|Drug class||Nonsteroidal estrogen|
|Chemical and physical data|
|Molar mass||292.320 g/mol g·mol−1|
|3D model (JSmol)|
Bifluranol (INN, BAN; brand name Prostarex; former developmental code name BX-341) is a synthetic nonsteroidal estrogen of the stilbestrol group related to diethylstilbestrol that has been used as an antiandrogen in the United Kingdom in the treatment of benign prostatic hyperplasia. It is a polyfluorinated biphenyl that is related to polybrominated and polychlorinated biphenyls and diethylstilbestrol. The drug is described as a weak estrogen, and possesses about one-eighth the potency of diethylstilbestrol.
In spite of the fact that it is widely referred to as an antiandrogen in the literature, bifluranol is actually a pure estrogen and does not significantly bind to the androgen receptor or directly antagonize the action of androgens. It exerts functional antiandrogen effects by binding to and activating the estrogen receptor in the pituitary gland, consequently suppressing the secretion of luteinizing hormone (and hence acting as an antigonadotropin) and thereby reducing gonadal androgen production and systemic androgen levels. Bifluranol has also been found to act as a 17α-hydroxylase/17,20 lyase inhibitor, though with less potency than ketoconazole, and this action may contribute to its efficacy in benign prostatic hyperplasia by further helping to lower androgen levels.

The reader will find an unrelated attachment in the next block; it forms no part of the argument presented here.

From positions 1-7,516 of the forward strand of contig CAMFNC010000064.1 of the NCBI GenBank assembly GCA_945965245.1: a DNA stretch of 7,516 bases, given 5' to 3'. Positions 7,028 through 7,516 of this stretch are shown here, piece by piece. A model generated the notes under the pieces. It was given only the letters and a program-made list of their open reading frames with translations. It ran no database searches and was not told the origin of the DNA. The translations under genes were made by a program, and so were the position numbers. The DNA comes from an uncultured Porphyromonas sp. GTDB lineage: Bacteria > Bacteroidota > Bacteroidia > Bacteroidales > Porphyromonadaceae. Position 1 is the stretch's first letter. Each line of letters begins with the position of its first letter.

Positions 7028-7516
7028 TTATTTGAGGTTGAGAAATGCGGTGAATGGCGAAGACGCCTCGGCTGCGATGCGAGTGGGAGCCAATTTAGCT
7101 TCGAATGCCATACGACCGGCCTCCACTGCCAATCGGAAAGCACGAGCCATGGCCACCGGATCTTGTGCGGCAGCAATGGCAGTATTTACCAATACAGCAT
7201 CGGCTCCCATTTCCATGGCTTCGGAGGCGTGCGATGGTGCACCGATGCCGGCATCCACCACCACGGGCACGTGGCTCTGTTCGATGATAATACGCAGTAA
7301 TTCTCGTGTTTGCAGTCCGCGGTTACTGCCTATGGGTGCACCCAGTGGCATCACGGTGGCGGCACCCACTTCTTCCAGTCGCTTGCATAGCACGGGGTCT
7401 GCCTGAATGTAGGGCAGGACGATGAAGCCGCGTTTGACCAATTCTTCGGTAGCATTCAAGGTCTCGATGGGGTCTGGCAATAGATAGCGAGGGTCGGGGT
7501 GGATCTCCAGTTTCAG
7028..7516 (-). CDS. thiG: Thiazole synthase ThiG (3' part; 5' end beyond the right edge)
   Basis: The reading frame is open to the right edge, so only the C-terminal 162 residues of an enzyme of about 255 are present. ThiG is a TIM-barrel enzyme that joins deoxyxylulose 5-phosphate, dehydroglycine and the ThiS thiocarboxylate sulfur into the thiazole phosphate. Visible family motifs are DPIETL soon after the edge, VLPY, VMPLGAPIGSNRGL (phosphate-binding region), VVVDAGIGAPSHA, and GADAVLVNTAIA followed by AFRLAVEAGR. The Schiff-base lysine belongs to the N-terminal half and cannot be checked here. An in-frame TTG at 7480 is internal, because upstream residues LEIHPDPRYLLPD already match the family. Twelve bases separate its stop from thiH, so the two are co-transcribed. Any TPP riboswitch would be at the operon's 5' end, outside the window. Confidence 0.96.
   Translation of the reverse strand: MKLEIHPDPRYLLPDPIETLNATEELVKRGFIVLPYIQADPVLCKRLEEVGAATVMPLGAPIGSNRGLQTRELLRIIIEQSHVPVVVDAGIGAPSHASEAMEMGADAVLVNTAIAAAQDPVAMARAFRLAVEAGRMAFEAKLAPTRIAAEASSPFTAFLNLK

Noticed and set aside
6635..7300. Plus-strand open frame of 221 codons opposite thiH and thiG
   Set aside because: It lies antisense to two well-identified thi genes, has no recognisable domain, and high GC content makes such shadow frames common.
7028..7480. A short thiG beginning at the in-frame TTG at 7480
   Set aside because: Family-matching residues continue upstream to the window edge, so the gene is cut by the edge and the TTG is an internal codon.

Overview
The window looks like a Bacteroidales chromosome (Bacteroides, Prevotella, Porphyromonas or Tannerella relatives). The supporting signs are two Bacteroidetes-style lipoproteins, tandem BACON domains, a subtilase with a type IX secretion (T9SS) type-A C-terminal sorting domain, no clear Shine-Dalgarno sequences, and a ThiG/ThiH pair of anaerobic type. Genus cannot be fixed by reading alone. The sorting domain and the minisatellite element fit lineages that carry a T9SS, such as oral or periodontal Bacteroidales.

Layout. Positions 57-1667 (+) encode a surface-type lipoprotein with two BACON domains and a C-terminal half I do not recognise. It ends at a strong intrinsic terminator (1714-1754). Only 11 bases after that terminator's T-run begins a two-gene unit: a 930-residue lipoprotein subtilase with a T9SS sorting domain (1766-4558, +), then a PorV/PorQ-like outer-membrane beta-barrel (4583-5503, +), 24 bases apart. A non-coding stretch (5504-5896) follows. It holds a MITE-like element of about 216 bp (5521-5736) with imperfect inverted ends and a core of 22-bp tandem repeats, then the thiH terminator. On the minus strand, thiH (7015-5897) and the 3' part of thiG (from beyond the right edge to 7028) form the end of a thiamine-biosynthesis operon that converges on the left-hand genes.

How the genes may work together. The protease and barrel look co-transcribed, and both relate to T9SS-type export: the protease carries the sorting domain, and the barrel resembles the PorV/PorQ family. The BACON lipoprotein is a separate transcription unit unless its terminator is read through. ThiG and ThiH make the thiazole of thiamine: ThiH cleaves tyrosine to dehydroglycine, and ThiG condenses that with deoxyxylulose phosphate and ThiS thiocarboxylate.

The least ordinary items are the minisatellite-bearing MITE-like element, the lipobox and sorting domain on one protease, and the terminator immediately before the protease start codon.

[This explains why the estrogenic activity is minimal in terms of pentafluranol or even bifluranol. Doses which shall apply from 1 to 6 days of pregnancy, are in micrograms per kg of body weight: bifluranol 80, 30 and terfluranol pentafluranol 280 ...]
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